And in Nicaragua, religious leaders report constant surveillance, intimidation, and threats. The national police assault priests in full daylight, revealing the government’s contempt for any religious leaders they view as a threat to their authority.

The United States cannot secure religious freedom alone. We need everyone’s help; everyone has a stake in the fight. That’s why this year’s second Ministerial to Advance Religious Freedom is more important than ever. We expect this year’s event to be bigger, broader, and better than last year’s groundbreaking event. The continuing and complex challenges to religious freedom demand an even greater stage with more stakeholders working together to identify solutions. The ministerial will also provide a platform to amplify the voices of survivors of religious persecution, these from around the world, whose stories will demonstrate the unrelenting power of faith.

Our work is still cut out for us. We must move religious freedom forward around the world. We look forward to working with other governments and our partners in civil society and the religious community to do just that.

Thank you very much for joining us today, and I’m glad we could present this report to you.

MS ORTAGUS: Okay. Nashville.

QUESTION: (Laughter.) Hello, sir. Thank you for all that you do for our country and for all these other countries. What is the status report in South Africa with the Christians, the white genocide that’s going on there? Are you actively involved in that area?

AMBASSADOR BROWNBACK: The report covers every country outside of the United States. So the South African piece is reported upon. And what we do in the report is we report of what’s taken place.

QUESTION: Oh.

AMBASSADOR BROWNBACK: So that’s there, and you can go to the report online and look it up and see what’s there.

QUESTION: Okay, sir.

MS ORTAGUS: Yes, ma’am.

QUESTION: Yes, my name is Nazira Azim Karimi. I’m from Afghanistan, Afghan journalist. My question is regarding Pakistan. Pakistan has attacked its religious minority for many, many years. What pressure can the United State use to ensure that Pakistan stop their religious attacks?

AMBASSADOR BROWNBACK: We put Pakistan on the special watchlist this year, this past year for the first time. The report we’re putting out today, then we will make other determinations off of this report. But we put them on the special watchlist. I visited them, went to Pakistan earlier this year – we were in frequent contact with them, I’ve met with embassy officials – to cite the issues that are going on in Pakistan. Unfortunately, there’s been a lot of harm to various religious communities that have taken place in Pakistan. It’s a country I’ve worked with often in the past, and it’s my hope we’re going to start to see some progress.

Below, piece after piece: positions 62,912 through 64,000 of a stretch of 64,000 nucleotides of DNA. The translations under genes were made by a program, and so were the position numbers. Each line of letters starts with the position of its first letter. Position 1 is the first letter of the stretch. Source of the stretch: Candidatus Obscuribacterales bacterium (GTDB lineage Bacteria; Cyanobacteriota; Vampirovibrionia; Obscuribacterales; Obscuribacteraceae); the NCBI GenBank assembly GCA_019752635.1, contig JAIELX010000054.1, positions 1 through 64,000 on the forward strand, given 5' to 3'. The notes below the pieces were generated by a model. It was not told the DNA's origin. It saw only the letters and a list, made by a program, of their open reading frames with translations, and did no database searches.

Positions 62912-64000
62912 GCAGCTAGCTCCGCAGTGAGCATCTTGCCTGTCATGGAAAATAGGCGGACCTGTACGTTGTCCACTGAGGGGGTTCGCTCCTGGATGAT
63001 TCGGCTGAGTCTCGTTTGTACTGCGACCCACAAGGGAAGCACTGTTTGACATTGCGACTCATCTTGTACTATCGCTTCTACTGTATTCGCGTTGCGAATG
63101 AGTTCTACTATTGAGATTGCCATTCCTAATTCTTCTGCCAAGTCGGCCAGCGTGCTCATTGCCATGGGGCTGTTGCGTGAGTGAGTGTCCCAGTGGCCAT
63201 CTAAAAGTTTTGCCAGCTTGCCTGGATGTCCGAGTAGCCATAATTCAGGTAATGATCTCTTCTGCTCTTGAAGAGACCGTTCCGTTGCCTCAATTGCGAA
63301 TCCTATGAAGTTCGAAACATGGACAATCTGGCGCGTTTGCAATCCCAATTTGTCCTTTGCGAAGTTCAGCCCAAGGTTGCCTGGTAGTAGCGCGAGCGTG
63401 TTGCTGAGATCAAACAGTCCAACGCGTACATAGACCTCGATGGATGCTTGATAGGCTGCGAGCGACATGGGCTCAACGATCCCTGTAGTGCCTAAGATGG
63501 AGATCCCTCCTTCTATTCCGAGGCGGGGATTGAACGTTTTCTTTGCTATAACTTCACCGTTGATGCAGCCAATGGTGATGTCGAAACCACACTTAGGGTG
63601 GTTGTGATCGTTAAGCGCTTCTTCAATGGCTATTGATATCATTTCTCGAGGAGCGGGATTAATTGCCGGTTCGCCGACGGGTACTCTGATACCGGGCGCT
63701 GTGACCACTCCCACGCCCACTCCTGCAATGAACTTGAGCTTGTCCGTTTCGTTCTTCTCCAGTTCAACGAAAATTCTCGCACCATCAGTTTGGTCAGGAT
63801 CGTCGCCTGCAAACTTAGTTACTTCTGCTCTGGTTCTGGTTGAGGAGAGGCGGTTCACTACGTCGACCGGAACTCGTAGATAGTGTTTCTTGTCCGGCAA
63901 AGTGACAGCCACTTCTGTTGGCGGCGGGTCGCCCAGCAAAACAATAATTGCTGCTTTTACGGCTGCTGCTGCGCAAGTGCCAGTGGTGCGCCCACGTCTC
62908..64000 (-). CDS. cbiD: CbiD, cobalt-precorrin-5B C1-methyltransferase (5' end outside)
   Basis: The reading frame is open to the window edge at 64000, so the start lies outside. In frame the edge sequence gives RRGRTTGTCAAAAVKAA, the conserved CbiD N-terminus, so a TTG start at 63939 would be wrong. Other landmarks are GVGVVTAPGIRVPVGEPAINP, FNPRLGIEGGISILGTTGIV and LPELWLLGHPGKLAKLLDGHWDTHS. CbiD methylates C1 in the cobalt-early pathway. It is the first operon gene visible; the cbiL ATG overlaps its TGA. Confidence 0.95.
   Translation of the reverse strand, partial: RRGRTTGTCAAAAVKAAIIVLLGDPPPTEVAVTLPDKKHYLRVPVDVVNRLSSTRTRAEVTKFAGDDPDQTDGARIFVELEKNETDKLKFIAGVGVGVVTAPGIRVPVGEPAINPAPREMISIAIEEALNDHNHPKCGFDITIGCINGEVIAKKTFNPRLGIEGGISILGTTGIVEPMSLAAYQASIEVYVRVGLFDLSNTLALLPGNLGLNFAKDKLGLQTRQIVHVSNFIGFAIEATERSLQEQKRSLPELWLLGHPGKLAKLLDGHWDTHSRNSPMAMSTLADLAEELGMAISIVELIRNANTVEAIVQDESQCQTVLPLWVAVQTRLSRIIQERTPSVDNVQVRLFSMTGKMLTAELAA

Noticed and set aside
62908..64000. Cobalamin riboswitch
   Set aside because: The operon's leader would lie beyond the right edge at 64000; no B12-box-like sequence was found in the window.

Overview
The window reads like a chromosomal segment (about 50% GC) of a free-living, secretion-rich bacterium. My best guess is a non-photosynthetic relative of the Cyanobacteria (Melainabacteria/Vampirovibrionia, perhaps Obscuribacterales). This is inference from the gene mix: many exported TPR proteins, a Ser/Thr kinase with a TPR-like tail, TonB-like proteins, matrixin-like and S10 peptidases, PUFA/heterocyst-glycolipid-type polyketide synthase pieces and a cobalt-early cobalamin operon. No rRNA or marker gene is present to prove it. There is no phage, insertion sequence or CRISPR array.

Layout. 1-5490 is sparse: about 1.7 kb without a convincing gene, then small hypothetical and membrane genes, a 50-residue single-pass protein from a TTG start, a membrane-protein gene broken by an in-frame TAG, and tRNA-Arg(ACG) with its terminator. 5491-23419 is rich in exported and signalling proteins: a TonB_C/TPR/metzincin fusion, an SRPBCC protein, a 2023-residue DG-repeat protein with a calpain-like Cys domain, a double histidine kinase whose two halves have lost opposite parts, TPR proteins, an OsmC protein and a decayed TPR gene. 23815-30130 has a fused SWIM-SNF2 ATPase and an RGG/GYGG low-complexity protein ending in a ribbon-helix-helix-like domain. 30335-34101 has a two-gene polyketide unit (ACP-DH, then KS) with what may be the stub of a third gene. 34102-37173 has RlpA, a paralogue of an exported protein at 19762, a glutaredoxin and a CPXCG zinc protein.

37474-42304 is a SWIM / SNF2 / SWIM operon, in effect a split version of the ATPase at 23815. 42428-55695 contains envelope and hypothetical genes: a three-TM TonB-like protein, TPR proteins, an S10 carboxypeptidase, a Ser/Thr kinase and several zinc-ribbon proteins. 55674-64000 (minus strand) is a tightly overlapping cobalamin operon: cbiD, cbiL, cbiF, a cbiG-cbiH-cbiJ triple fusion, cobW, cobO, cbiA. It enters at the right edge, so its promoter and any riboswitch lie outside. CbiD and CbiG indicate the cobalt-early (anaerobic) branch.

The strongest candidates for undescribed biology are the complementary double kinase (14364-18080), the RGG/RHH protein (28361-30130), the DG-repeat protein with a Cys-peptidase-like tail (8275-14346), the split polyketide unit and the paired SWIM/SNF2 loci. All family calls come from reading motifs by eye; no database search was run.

Knox Thames of my staff is here, has been there recently as well. We hope to get into some really – I would hope some key negotiations with Pakistan to try to move them forward on protecting their religious minorities, because of all the things noted in our report and other places. So we’ve got a keen eye focused on them and hope to work with them, and to get them off the special watchlist. But they’re going to have to take actions themselves.

QUESTION: Thank you.

QUESTION: Thank you. On the North Korea freedom of religious – recently a North Korean defector’s confession about the situation in the human rights in North Korea, there is the 100,000 people in – North Koreans in the – in prisoner camp. What is the U.S. final designation of human rights and religious freedoms?

AMBASSADOR BROWNBACK: Well, North Korea’s horrible on human rights and religious freedom. They’ve been a Country of Particular Concern for years. They have a number of individuals that, as you noted, are in a gulag system. We had a lady last year testify at the ministerial, and I probably will have somebody again this year, that had escaped out of North Korea. But this was her second escape. The first time, she was caught and returned and went into one of the camps, and her crime was having a Bible. It’s really a deplorable situation that’s taking place. We’re going to continue to exert strong pressure with these factors that I’ve noted to you or noted in our report. Unless they change radically, they’ll continue to be a Country of Particular Concern for us. These carry sanctions with them as well, and we’ll use those in North Korea and other places that are particular egregious cases of religious freedom violations.

MS ORTAGUS: Conor.

QUESTION: Thank you, Mr. Ambassador. It’s nearly two years now since the Rohingya genocide began in Myanmar, and the administration’s policy so far has been to try to work with the civilian half of the government. But still that hasn’t worked, and conditions remain unsafe for refugees to return; access to northern Rakhine State has never been granted to the UN or other organizations. At what point do you say that the policy has failed?